Nursing: The Balance of Mind, Body and Spirit

May 5, 2017

Author: Sarah Willson, Vice President of Clinical and Regulatory Affairs

The American Nurses Association has designated 2017 as the “Year of the Healthy Nurse.” National Nurses Week, celebrated May 6-12, “Nursing: The Balance of Mind, Body, and Spirit,” is all about celebrating nurses who lead the charge for health and wellness among their patients, their families and themselves. Leading a charge means leading for change, and nurses must be willing to advocate for change. Advocacy is easiest when in the hospital or clinic, and there is an obvious patient or family need. Nurses are known as pioneers in being the voice of the patient. It’s no wonder the profession has been ranked as the most trusted profession for the last 15 consecutive years. However, our advocacy efforts must extend beyond the bedside and patient. Nurses are touted as the most likely candidates to lead our country through the current health care crisis. For nurses to do this, there also must be advocacy within legislation, regulation and in our communities. In addition, advocacy efforts must be inclusive of nurses. We must be the voice for all nurses and make sure to take care of ourselves and each other.

If you are like many nurses, advocacy in state and federal legislative and/or regulatory efforts doesn’t seem very comfortable. We are somewhat out of our element. We may lack a proficient understanding of the legislative process and how things really get done. Likely, you are unsure of the “politics” or who best you should talk to. There are protocols. Interestingly enough, this is the way many of our patients and families feel about being in a hospital. We have a lot to learn from one another. We need each other, legislators and nurses, to improve the health of our people and communities. To facilitate learning, we must start the conversation, choose to be involved, and lead change.

MargaretMead The only constant in health care is change. This is a commonly spoken and heard phrase among care providers. While change is a given, it’s how we experience this phenomenon that impacts the world in which we provide and experience care. Nurses impact outcomes for patients, families, other nurses and colleagues every second — positive or negative. We also possess the ability to impact organizational and community outcomes. Take the issue of simple hand hygiene. It impacts outcomes for patients who acquire infections, hospitals that have poor infection rates, community health, decisions to use a facility or not related hygiene practices, and ultimately revenues for sustaining or building programs. Nurses’ actions effect change.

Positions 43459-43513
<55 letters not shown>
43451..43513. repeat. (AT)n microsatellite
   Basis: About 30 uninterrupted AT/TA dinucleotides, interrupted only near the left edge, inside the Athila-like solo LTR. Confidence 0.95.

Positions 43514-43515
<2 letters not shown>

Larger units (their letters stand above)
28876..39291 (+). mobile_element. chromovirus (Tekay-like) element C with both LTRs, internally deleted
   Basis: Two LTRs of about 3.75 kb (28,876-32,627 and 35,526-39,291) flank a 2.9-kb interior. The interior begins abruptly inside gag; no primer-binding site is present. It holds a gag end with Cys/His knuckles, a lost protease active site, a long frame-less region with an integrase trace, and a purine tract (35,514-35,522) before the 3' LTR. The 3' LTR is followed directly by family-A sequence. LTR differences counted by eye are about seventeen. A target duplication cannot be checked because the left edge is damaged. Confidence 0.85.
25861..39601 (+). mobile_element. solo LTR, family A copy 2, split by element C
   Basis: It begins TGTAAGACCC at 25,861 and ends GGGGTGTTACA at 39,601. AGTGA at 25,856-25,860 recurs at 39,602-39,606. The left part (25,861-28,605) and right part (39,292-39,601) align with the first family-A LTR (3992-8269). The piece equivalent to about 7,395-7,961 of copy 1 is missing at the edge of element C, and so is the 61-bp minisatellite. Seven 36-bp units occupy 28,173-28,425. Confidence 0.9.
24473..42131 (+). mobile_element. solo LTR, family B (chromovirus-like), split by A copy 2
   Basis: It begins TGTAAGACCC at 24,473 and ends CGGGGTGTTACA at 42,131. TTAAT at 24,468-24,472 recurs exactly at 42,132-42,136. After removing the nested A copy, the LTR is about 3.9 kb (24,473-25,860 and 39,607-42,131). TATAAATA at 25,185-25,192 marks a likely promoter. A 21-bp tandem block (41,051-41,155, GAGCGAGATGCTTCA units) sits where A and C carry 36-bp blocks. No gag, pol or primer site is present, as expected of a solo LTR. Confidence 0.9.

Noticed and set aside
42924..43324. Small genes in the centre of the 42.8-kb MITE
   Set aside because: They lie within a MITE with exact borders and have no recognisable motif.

So, how do you effectively participate in change? First, you must understand and accept why the change should occur and who will benefit from it. Additionally, part of understanding the change is knowing what is required for success. Often, this can be intimidating as we have a tendency to err on the side of caution. We can decrease our fears by studying the change and developing a simple pros and cons list. Then, do some work to determine if your pros and cons list is valid or based on personal bias.

Self-exploration is essential. Since change is inevitable you must ask yourself, “What is my place in the change?” Do you view the change as positive or negative? Why? Either way, participation is essential.

Change is brought about through advocacy. Advocacy involves engaging others, exercising voice and mobilizing evidence to influence policy and practice. It means speaking out against inequity and inequality. It involves participating directly and indirectly in political processes, and acknowledges the important roles of evidence, power and politics in advancing policy options.

Of any truth you glean from this article, this one should stick in your mind and carry with you your entire nursing career … you are only limited by what you are willing to accept and unwilling to change. For what are you willing/unwilling to advocate? If you’re not willing to accept a certain standard or be treated a certain way, then you have two choices: work to make it better or get out of the way.

What we do today matters, not only for today, but for the generations of nurses, health care professionals and the communities they serve.